Joseph Smith’s Contributions to Understanding the Doctrine of Eternal Marriage

Douglas E. Brinley

Douglas E. Brinley, “Joseph Smith’s Contributions to Understanding the Doctrine of Eternal Marriage” in Joseph Smith and the Doctrinal Restoration (Provo: Brigham Young University, Religious Studies Center, 2005), 76–88.

Douglas E. Brinley was a teaching professor at Brigham Young University when this was published.

President Boyd K. Packer taught Church members to three separate general conference addresses that “true doctrine, understood, changes attitudes and behavior.” He explained that “the study of the doctrines of the gospel will improve behavior quicker than a study of behavior will improve behavior.” [1] On another occasion, he provided this illustration of how doctrine influences both attitudes and behavior:

Once we accept the truth of the doctrine that we are the children of God, that realization changes us. Thereafter we cannot willingly injure another of transgress against him. That simple, profound doctrine has a very practical value. It brings a feeling of self-worth, of diginity, of self-respect. Then self-pity and depression fade away. When then can yield to self-discipline and to the discipline of a loving Father and accept even the very hard lessons of life. The gospel is good medicine. [2]

This chapter will discuss five principles or concepts relative to the doctrine of eternal marriage restored by Joseph Smith that have power to positively influence a spouse or parent to make a more determined effort to succeed in marriage and family relationships. The Prophet taught that marriage is to be an eternal compact. Among those professing Christianity in our day, however, this doctrine is typically rejected because of a misunderstanding of the Savior’s interchange with the Sadducees in Matthew 22. [3] This doctrine of eternal marriage is unique to Latter-day Saint theology and is found in booth scripture attributable to Joseph Smith and in his sermons and writings.

Doctrine 1. We lived in a premortal state as single adult brothers and sisters, sons and daughters of heavenly parents. Mortality is our first opportunity to marry and experience parenthood.

Joseph Smith taught the doctrine that we were spirits before we were born (see Abraham 3:22–28; D&C 77:2; Ether 3:16–17; D&C 93:23, 29; Moses 3:5–7). To my knowledge, the Prophet did not discourse publicly that we were the literal offspring of heavenly parents, but the concept in inherent in his teachings about spirits, and he certainly taught it privately. For example, Eliza R. Snow’s singular poem that now constitutes the lyrics to the Church hymn “O My Father” was inspired by the Prophet’s comments to her. Her poem reads: “In the heav’ns are parents single? No, the thought makes reason stare! Truth is reason; truth eternal tells me I’ve a mother there.” [4]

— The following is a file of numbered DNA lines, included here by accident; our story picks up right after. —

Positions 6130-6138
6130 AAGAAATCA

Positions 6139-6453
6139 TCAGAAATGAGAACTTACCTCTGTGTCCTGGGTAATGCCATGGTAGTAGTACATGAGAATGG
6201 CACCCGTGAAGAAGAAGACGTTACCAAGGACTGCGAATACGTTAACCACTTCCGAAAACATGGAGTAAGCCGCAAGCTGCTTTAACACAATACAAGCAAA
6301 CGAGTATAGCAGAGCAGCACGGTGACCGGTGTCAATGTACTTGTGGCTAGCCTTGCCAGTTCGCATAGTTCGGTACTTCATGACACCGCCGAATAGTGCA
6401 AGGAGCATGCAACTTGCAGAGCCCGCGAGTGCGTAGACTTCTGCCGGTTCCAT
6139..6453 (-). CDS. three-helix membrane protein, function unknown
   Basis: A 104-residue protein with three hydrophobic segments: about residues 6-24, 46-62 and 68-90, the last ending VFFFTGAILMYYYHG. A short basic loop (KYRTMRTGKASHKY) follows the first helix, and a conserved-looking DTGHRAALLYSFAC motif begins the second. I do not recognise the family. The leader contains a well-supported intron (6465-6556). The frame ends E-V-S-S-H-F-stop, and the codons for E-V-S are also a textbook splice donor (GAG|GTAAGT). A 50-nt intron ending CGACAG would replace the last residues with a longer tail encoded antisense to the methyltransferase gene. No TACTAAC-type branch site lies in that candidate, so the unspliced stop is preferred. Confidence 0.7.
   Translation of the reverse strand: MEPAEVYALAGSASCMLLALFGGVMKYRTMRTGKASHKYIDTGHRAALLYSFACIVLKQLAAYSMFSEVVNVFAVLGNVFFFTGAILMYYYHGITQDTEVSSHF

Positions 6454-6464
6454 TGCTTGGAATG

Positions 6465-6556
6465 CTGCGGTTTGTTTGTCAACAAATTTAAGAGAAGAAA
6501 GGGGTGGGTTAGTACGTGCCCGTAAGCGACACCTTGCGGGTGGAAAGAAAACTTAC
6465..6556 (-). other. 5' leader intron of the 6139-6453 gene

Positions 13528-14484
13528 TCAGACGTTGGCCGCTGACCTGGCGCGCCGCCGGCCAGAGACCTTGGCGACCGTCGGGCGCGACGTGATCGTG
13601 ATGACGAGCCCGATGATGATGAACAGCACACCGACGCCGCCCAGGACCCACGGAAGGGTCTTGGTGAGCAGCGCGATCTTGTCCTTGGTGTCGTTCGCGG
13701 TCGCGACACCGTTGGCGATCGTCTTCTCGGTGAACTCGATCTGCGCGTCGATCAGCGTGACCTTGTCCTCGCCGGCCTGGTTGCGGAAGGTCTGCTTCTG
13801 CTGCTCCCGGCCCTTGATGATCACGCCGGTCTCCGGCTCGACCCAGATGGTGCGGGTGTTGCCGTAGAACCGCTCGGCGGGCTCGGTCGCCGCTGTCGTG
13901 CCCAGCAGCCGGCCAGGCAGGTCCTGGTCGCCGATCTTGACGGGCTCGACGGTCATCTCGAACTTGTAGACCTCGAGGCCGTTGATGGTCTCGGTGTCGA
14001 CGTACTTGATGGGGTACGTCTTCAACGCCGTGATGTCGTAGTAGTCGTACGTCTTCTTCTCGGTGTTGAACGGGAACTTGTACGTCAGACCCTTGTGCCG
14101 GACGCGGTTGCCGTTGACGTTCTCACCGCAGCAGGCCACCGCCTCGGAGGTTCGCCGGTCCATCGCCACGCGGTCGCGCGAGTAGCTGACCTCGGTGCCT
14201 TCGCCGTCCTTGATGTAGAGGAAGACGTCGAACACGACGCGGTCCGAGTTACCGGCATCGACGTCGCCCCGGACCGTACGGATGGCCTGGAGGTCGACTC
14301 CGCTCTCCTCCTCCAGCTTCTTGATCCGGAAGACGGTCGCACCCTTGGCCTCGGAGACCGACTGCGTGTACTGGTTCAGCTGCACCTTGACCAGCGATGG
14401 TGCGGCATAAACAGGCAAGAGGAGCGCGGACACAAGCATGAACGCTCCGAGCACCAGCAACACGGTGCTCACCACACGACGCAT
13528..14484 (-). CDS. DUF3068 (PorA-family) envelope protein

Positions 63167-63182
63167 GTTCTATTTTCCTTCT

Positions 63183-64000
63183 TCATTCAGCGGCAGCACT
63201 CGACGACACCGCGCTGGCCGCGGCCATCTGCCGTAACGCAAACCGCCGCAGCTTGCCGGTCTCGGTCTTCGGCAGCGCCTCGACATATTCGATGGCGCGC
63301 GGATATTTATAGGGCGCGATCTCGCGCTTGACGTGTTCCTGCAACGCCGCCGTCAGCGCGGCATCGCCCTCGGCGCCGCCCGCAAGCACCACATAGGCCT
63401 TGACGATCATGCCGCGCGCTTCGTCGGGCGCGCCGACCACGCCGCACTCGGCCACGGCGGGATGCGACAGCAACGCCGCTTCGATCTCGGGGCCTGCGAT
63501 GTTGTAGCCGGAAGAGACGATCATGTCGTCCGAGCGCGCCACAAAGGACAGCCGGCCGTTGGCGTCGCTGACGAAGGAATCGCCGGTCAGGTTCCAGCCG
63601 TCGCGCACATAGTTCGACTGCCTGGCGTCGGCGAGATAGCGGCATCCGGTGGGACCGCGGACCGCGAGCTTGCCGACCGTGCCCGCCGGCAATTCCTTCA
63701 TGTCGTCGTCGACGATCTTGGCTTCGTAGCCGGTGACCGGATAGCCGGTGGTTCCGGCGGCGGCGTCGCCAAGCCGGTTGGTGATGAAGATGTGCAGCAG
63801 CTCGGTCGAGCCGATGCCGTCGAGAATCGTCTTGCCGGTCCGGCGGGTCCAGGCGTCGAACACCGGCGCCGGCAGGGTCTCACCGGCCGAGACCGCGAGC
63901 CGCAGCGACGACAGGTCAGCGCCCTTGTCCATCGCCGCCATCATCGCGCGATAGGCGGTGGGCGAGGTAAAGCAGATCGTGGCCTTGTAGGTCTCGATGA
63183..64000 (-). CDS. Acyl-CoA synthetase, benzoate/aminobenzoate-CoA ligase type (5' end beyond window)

An account by Susa Young Gates provides insight to the origin of this idea:

An interesting sidelight is given to this time [during which the hymn “O My Father” was written] through a possible glimpse of the thought kernel which grew into such fragrant bloom in the full-voiced poem of Sister [Eliza R.] Snow. It was told by Aunt Zina D. Young to the writer as to many others during her life. Father Huntington lost his wife under the most trying circumstances. Her children were left desolate. One day, when her daughter Zina was speaking with the Prophet Joseph Smith concerning the loss of her mother and her intense grief, she asked the question:

“Will I know my mother as my mother when I get over on the Other Side?”

“Certainly you will,” was the instant reply of the Prophet. “More than that, you will meet and become acquainted with your eternal Mother, the wife of your Father in Heaven.”

“And have I then a Mother in Heaven?” exclaimed the astonished girl.

“You assuredly have. How could a Father claim His title unless there were also a Mother to share that parenthood?” [5]

It was about this time that Sister Snow learned the same glorious truth from the same inspired lips, and at once she was moved to express her own great joy and gratitude in the moving words of the hymn “O My Father,” which includes the powerful couplet:

Truth is reason; truth eternal

Tells me I’ve a mother there.

Statements by subsequent future First Presidencies help clarify the point that spirits are the literal offspring of resurrected, exalted parents: “So far as the stages of eternal progression and attainment have been made known through divine revelation, we are to understand that only resurrected glorified beings can become parents of spirit offspring. Only such exalted souls have reached maturity in the appointed course of eternal life; and these spirits born to them in them eternal worlds will pass in due sequence through the several stages or estates by which the glorified parents have attained exaltation.” [6]